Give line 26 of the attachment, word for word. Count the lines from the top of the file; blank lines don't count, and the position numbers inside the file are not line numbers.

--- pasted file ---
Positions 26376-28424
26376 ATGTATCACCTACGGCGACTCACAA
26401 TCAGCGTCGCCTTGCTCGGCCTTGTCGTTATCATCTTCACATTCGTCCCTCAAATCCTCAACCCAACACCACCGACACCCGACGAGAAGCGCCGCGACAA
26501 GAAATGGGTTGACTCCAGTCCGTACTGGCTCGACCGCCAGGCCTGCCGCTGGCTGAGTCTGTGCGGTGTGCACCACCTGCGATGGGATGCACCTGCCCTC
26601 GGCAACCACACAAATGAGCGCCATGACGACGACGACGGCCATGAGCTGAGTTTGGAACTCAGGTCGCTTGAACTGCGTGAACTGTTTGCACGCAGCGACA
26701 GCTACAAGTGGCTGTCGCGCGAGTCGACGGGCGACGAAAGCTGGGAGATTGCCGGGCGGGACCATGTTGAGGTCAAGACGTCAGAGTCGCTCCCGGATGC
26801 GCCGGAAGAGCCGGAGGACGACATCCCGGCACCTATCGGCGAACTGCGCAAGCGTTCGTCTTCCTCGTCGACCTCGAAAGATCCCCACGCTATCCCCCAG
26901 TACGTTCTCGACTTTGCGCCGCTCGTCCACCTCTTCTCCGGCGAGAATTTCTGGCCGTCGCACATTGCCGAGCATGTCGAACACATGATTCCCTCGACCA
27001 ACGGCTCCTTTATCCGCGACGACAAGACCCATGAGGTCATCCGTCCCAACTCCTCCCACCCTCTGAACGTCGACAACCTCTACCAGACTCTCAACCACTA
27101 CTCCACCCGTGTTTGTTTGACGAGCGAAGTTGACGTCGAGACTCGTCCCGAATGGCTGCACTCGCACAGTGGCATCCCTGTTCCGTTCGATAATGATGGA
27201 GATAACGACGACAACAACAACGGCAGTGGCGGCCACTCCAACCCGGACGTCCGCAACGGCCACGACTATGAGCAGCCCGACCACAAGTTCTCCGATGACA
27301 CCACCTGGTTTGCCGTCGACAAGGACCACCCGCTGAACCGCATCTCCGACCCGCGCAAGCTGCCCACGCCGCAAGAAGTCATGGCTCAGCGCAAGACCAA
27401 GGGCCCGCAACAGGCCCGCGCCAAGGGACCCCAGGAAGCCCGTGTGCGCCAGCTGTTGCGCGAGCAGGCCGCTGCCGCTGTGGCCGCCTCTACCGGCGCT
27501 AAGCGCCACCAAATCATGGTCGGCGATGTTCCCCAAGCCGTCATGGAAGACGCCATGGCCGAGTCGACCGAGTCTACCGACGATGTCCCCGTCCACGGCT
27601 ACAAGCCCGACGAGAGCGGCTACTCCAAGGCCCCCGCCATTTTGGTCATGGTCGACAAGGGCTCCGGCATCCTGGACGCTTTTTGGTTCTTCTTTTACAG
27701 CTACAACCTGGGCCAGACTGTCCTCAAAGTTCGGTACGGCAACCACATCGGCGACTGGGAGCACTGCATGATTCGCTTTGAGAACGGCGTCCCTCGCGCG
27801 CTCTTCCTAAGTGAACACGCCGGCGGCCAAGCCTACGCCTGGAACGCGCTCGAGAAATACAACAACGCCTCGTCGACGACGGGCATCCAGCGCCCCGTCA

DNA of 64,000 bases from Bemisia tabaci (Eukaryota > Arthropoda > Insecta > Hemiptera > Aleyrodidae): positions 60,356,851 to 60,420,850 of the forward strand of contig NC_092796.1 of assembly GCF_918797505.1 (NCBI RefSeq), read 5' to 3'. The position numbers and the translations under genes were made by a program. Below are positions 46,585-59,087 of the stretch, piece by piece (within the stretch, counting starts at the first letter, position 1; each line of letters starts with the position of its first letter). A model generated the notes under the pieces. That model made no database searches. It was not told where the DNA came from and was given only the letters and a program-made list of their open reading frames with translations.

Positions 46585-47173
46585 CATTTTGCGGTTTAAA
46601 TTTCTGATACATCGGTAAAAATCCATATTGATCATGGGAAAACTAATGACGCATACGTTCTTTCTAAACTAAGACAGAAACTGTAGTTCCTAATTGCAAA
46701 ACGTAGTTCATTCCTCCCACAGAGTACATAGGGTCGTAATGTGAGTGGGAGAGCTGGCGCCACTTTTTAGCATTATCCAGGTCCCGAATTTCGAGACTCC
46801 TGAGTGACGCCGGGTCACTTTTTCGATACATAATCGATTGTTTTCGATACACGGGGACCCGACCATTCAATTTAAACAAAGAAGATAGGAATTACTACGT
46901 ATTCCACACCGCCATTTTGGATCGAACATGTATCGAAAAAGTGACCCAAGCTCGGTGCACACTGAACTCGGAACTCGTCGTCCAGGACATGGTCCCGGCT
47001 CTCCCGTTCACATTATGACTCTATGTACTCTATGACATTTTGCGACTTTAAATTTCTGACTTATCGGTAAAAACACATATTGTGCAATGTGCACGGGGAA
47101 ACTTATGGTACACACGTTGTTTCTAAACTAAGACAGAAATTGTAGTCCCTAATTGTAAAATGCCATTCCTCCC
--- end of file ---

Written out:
47101 ACTTATGGTACACACGTTGTTTCTAAACTAAGACAGAAATTGTAGTCCCTAATTGTAAAATGCCATTCCTCCC